For Whom the Bell Grumbles
Credits: Dan Raspler (writer), Christopher Jones (penciler), Keith Champagne (inker), Bill Oakley (letterer), Noelle Giddings (colorist)
Following last issue’s revelation, the team now debates whether or not to go forward. And if they go forward, who should lead the Young Heroes?
Monstergirl seizes the opportunity to present herself as the clam, mature voice of reason. She also kisses Off-Ramp during a transparent attempt to draw him closer to her.
Bonfire discerns Junior’s secret identity during a debate over DC continuity (apparently, it’s very important to some people when the term “meta-human” was coined).
Thunderhead is unsure about going forward, especially if it means replacing Hard Drive as the team’s “cape guy.”
Off-Ramp is hurt the most by Hard Drive’s actions. He remains unsure of his decision to join the team and requests a few days off. The team realizes that Off-Ramp is the most valuable member of the Young Heroes, due to his teleportation powers. Without a means to travel to their battles, the team doesn’t have a lot of options.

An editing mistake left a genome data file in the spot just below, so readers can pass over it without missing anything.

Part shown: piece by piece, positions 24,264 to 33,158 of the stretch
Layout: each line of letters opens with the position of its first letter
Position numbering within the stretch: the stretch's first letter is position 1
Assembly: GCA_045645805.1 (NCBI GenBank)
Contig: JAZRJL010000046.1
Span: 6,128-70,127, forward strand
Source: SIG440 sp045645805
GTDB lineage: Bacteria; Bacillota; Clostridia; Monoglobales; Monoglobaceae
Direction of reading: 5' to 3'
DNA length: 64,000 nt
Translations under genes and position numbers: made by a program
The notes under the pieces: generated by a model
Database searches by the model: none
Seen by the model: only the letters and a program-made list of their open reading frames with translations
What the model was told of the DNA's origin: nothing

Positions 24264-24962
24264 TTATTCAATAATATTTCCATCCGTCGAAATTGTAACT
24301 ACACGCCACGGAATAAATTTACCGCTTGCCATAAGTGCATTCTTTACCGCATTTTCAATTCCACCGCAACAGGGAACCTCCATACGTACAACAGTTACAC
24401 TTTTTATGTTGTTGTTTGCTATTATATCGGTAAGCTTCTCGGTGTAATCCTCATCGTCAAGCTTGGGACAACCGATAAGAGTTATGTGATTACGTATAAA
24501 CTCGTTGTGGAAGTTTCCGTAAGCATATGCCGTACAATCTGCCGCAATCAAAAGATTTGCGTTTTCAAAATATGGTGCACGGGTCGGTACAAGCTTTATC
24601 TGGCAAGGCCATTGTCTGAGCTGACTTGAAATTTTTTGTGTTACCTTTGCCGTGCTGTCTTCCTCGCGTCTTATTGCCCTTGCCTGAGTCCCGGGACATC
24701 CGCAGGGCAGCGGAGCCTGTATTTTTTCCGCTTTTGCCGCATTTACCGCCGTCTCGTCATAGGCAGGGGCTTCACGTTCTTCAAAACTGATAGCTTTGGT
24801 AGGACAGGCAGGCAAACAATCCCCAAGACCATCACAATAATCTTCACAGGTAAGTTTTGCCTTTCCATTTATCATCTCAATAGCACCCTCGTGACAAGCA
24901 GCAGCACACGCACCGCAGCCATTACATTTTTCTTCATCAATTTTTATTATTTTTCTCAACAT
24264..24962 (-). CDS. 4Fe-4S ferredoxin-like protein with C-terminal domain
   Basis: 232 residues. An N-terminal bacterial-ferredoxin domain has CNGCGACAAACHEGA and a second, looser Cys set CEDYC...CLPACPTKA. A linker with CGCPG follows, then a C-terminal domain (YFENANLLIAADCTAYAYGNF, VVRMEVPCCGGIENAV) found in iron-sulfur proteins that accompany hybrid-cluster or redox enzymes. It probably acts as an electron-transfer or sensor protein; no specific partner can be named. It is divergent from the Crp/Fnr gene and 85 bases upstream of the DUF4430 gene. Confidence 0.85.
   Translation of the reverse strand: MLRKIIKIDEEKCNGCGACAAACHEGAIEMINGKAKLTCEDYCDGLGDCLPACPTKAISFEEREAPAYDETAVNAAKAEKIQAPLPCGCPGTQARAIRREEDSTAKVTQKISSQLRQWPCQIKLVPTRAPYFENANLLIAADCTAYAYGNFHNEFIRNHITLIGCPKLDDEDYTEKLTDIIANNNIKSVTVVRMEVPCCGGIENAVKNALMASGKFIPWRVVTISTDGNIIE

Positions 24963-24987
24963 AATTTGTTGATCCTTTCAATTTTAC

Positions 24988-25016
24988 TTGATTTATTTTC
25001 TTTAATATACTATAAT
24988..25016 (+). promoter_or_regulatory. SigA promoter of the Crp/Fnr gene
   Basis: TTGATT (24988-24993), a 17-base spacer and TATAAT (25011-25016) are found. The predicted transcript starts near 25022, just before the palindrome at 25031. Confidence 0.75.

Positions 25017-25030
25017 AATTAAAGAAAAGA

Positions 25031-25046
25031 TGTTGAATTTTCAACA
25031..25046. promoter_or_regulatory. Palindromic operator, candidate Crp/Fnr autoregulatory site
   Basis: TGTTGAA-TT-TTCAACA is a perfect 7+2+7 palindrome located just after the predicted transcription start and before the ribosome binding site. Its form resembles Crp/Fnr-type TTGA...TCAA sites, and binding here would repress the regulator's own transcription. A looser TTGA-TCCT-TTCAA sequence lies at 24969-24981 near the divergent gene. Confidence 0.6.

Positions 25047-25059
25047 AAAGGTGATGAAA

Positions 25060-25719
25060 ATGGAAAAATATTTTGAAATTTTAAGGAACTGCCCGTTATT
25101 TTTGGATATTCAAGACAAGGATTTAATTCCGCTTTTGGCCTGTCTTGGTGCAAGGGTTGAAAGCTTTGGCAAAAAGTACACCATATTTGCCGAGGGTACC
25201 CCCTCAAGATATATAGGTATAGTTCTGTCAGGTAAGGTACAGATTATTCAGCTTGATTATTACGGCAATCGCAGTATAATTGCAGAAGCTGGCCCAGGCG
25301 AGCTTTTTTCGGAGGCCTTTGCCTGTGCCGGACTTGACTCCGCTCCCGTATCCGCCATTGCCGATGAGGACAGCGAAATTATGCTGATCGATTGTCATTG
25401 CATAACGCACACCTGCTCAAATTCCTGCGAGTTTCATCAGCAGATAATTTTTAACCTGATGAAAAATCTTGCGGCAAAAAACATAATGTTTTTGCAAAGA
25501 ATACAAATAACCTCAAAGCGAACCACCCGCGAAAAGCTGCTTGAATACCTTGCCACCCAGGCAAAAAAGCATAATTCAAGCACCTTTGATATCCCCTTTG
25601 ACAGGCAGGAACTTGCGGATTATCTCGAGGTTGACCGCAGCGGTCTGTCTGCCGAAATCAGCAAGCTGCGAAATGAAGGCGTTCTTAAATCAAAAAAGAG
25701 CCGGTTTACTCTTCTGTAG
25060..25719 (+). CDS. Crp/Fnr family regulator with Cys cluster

Junior accidentally tells Zip-Kid he thinks she’s beautiful. She tells him not to apologize for being nice.
Zip-Kid is upset with her boyfriend for casually dismissing her. When she returns home to have “the talk” with him, he unexpectedly proposes to her.
Frostbite views Off-Ramp as his only way home. When he tries to explain this to him, Off-Ramp thinks he’s hitting on him.
More conversations, more manipulation, and more romantic entanglements. Raspler doesn’t advance any of the ongoing storylines very far, but he’s still able to make a conversation scene worth your time. His treatise on how valuable a long-range teleporter would be for a superhero group is something I’ve never thought of before, and he’s managed to make the idea work as a credible conflict for the team members. If you really did live in a remote area of Canada, losing your teammate teleporter would have a fairly significant impact on your life. I’m not sure if he’s serious about a homoerotic subtext to Frostbite and Off-Ramp’s relationship, though, largely because Christopher Jones’ facial expressions can occasionally be hard to decipher.